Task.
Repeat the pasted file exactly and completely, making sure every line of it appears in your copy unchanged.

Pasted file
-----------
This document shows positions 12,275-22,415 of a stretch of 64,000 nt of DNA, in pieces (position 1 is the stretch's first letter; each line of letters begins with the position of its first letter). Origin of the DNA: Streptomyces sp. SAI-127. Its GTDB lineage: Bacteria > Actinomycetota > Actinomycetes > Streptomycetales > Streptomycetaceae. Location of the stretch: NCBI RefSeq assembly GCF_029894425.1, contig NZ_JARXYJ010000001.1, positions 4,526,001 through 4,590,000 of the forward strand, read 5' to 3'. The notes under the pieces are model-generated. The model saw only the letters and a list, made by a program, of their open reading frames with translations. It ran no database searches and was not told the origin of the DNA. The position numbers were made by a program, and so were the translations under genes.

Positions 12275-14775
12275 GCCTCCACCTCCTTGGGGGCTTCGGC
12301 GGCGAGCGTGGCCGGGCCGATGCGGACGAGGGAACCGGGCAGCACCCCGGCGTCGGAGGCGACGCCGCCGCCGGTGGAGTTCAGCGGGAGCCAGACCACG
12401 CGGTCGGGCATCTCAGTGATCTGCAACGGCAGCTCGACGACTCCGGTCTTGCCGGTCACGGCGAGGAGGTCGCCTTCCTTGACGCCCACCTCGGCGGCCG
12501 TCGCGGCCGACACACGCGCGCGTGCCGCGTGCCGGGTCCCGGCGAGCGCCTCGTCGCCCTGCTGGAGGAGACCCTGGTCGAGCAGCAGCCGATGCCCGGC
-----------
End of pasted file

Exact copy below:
This document shows positions 12,275-22,415 of a stretch of 64,000 nt of DNA, in pieces (position 1 is the stretch's first letter; each line of letters begins with the position of its first letter). Origin of the DNA: Streptomyces sp. SAI-127. Its GTDB lineage: Bacteria > Actinomycetota > Actinomycetes > Streptomycetales > Streptomycetaceae. Location of the stretch: NCBI RefSeq assembly GCF_029894425.1, contig NZ_JARXYJ010000001.1, positions 4,526,001 through 4,590,000 of the forward strand, read 5' to 3'. The notes under the pieces are model-generated. The model saw only the letters and a list, made by a program, of their open reading frames with translations. It ran no database searches and was not told the origin of the DNA. The position numbers were made by a program, and so were the translations under genes.

Positions 12275-14775
12275 GCCTCCACCTCCTTGGGGGCTTCGGC
12301 GGCGAGCGTGGCCGGGCCGATGCGGACGAGGGAACCGGGCAGCACCCCGGCGTCGGAGGCGACGCCGCCGCCGGTGGAGTTCAGCGGGAGCCAGACCACG
12401 CGGTCGGGCATCTCAGTGATCTGCAACGGCAGCTCGACGACTCCGGTCTTGCCGGTCACGGCGAGGAGGTCGCCTTCCTTGACGCCCACCTCGGCGGCCG
12501 TCGCGGCCGACACACGCGCGCGTGCCGCGTGCCGGGTCCCGGCGAGCGCCTCGTCGCCCTGCTGGAGGAGACCCTGGTCGAGCAGCAGCCGATGCCCGGC